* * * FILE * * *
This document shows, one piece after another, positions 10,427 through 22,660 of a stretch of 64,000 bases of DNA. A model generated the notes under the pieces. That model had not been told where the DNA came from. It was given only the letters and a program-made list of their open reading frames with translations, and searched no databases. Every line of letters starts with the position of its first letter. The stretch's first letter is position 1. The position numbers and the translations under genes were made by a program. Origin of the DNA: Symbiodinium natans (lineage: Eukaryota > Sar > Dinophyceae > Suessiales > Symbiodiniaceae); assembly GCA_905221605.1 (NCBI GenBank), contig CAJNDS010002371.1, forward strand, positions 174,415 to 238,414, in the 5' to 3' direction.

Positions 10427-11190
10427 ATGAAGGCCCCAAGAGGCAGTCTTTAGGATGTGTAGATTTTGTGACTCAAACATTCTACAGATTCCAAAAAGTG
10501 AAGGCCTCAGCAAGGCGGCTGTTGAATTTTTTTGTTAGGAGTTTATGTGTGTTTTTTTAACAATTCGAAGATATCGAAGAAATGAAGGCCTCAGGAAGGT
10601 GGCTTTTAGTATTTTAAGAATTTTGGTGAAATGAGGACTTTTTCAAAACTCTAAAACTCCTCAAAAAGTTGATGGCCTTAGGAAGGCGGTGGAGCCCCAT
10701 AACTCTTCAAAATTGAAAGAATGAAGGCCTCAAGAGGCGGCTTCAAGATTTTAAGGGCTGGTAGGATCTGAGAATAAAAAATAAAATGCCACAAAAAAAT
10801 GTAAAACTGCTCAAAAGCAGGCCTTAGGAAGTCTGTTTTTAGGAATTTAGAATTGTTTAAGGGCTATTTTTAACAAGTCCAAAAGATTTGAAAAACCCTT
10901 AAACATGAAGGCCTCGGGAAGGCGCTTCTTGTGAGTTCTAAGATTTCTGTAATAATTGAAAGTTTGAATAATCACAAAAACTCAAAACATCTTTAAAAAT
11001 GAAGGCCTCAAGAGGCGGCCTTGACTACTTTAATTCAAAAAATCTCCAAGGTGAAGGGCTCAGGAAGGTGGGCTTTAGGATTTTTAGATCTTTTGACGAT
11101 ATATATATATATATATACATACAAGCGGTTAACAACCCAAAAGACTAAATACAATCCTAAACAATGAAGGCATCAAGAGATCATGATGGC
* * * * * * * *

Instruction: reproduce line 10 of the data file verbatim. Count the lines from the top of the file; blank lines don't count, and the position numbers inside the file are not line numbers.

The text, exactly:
11101 ATATATATATATATATACATACAAGCGGTTAACAACCCAAAAGACTAAATACAATCCTAAACAATGAAGGCATCAAGAGATCATGATGGC